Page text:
Selling The Crown Jewels

by Neil Nisbet

The notion that The Royal Opera House along with Royal Ballet and Royal Opera, the house ‘s two incumbent companies, should be privatised to reduce the burden on Arts Council England ‘s (ACE) funding stream for dance and music is nothing new. With small-scale and mid-scale companies being squeezed for funding and dancers pay and health care provision stagnating we thought it was about time the case was made again for removing the UK ‘s two lumbering goliaths from the public arts sector.

The Current Thinking

As of 2004/2005 Covent Garden received over £23million in subsidy from ACE. As so-called ‘National Companies ‘, RB and RO are subject to infrequent funding reviews and the money they get is pretty much guaranteed no matter what they do or how well they perform, financially or otherwise. With over 1,000 members of staff, not all of them full time, and a prime location in Central London at Covent Garden the two companies are the jewel in the crown of the English arts establishment and the mere suggestion of taking away their public financial support generates reactions of horror and disbelief from those that hold them close to their hearts.

The annual turnover of ROH is £62million with the rest of the money coming from ticket sales and sponsorship. RB ‘s press officer was at pains to point out that for every £1 received in subsidy they must raise £2 from other sources in order to keep working. A cynical person might suggest that if they could raise £2 so easily then raising another £1 shouldn ‘t be too difficult but we ‘re not that cynical!

The £1 Plan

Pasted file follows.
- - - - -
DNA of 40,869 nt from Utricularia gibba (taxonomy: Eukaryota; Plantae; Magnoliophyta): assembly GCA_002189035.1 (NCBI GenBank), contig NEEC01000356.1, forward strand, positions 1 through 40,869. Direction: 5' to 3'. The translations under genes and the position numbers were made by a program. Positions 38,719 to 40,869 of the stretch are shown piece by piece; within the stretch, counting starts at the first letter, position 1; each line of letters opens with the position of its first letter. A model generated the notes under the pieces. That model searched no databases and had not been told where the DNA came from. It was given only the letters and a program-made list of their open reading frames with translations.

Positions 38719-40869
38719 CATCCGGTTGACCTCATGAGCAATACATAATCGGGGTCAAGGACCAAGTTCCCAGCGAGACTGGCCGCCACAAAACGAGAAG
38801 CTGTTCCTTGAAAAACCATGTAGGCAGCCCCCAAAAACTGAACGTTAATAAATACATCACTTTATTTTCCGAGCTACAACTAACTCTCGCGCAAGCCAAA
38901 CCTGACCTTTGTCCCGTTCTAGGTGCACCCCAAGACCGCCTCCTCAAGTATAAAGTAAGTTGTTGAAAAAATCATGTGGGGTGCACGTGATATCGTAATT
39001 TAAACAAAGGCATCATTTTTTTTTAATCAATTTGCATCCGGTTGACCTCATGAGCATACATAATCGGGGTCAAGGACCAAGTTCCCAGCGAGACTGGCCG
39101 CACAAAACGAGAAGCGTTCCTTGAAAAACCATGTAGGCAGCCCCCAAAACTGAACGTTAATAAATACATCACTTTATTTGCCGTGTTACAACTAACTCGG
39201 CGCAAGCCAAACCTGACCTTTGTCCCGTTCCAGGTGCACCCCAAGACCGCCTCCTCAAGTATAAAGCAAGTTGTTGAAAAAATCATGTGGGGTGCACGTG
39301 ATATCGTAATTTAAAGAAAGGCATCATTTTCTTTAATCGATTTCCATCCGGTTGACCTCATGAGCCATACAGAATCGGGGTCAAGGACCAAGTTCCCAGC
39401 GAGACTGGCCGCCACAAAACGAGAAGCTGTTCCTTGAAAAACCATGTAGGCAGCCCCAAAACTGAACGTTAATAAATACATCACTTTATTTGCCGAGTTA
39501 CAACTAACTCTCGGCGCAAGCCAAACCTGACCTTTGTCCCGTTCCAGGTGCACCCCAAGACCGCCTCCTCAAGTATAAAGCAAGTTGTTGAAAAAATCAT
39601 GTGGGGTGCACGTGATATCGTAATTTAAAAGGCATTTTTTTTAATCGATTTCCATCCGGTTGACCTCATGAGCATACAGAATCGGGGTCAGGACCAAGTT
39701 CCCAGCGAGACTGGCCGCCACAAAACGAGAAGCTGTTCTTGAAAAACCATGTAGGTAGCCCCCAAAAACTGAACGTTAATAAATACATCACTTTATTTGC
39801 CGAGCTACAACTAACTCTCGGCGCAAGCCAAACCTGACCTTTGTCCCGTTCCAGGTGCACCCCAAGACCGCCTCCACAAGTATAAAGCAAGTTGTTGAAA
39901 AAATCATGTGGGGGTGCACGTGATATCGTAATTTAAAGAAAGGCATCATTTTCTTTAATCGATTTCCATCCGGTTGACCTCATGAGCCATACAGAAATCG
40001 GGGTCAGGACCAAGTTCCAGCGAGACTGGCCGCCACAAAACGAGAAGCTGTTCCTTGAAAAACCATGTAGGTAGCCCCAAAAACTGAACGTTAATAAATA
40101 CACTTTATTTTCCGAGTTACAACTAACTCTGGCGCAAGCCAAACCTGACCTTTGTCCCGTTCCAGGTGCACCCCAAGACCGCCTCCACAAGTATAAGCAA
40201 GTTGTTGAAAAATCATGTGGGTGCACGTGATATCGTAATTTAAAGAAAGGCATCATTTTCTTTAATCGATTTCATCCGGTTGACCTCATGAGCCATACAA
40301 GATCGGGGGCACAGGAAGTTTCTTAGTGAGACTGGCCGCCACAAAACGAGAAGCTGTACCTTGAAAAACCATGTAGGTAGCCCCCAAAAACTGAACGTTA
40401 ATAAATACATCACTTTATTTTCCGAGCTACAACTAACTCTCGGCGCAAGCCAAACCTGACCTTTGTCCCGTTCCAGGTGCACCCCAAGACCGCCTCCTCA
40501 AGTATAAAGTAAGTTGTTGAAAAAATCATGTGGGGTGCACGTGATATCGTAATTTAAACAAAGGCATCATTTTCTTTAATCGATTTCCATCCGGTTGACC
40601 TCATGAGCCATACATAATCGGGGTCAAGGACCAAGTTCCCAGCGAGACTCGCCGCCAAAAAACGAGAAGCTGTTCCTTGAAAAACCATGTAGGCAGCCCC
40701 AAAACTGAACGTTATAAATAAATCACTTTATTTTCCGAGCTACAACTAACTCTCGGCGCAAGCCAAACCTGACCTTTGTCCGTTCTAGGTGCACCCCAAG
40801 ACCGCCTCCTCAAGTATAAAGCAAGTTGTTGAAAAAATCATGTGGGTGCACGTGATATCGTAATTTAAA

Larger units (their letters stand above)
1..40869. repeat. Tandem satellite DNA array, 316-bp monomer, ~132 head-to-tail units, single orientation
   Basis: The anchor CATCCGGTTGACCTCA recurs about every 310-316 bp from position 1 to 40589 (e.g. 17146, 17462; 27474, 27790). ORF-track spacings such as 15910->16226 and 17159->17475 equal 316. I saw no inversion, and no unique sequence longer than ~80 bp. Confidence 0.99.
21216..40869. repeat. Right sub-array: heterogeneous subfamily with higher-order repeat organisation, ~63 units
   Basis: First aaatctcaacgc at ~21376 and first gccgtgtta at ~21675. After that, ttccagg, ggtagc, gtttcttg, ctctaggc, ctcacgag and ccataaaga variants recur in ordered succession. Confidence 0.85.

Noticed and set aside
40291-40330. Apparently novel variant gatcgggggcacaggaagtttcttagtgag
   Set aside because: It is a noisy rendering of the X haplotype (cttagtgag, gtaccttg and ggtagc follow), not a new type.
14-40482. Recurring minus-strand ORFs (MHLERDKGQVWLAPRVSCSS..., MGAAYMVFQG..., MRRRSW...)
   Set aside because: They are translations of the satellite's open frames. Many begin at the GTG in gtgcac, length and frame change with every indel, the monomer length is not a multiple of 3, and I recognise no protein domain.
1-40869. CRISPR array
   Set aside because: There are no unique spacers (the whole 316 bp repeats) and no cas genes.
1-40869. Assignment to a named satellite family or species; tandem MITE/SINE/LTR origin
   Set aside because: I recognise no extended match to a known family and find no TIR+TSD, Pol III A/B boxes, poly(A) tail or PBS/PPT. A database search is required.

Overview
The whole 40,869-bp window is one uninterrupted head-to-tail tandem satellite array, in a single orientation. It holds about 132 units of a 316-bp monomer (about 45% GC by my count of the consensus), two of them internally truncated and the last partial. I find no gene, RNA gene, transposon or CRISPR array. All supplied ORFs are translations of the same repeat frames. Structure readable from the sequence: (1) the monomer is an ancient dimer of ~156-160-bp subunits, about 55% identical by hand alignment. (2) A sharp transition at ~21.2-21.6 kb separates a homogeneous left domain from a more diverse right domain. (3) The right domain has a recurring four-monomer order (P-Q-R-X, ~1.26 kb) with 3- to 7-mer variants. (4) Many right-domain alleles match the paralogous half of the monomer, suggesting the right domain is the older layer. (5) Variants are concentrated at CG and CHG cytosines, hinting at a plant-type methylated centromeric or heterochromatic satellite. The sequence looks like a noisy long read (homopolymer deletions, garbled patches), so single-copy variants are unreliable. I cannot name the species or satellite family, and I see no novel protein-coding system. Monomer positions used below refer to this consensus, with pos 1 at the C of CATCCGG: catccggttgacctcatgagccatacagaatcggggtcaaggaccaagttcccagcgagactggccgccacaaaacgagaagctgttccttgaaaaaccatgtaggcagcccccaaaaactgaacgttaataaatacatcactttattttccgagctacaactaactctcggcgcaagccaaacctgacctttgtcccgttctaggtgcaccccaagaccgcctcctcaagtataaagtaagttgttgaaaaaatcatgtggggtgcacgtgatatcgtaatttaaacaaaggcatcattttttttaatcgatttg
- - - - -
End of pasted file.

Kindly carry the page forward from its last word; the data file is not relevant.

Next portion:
With an estimated workforce in the UK of 30 million people we think the £1 plan is a good way to raise some additional funding for the arts.

It works by deducting £1 from the pay packet of every working person in the UK every week. This funding will go directly into the arts for the development of community arts participation.

You may be thinking that you already pay taxes so why should you pay more to cover the arts in this way? well it is very, very simple.

Imagine you are a family with 3 children and all of your children attend dance classes at least twice a week at your local arts centre or national Dance Agency. This will cost you about £23 for all those classes without concessions.

Because we are raising £1.5billion per year for arts participation programmes through the deduction of that £1 per week the classes are already paid for through direct funding to the arts centre or NDA so your children can attend the classes for free or a very small fee.

You may be paying an additional £1 from your pay packet but you save £22 on the classes for your children.

Of course the funding can be used for a wide range of programmes and not just dance related ones.

Why Privatise?

It has long been argued by many people that ROH is a rich persons plaything and as such those who wish to attend the facility should contribute more to its upkeep. Ticket prices are, for the most part, beyond the reach of most people even the more affluent types in London. Tickets are available for just £4* but for that money the view you get of the stage is so poor you have to ask yourself is it really worth bothering with?

It is also particularly irritating for many that the public purse spends such large sums of money on ROH and yet the general public is forced to sit in the cheap seats because seats in the grand circle range in price from £85 to £50 for an evening show. Is it still acceptable for ROH to say to the public that pay ‘s for it; you can come in and watch but you either get a lousy seat or you can sit out in the cold and watch on a video screen?

There is also the prickly issue of audience numbers. The Royal Ballet press officer told us that ROH received 609,000 attendees last year alone. Indeed; ROH makes more money from ticket sales than it does from ACE subsidy. However, raw ticket sales are one thing but the number of actual people going to the theatre per year is another matter.

When you take the figure of 609,000 you have to remember that the number is not made up of 609,000 different people. It would only take 69,000** people coming to ROH 10 times per year to make up that number of attendees, we shall call this their ‘reach ‘. Taking the amount of subsidy into account for the year 2004/2005 at £23,110,841 then you can quickly work out that ROH receives £335 for each person that attends.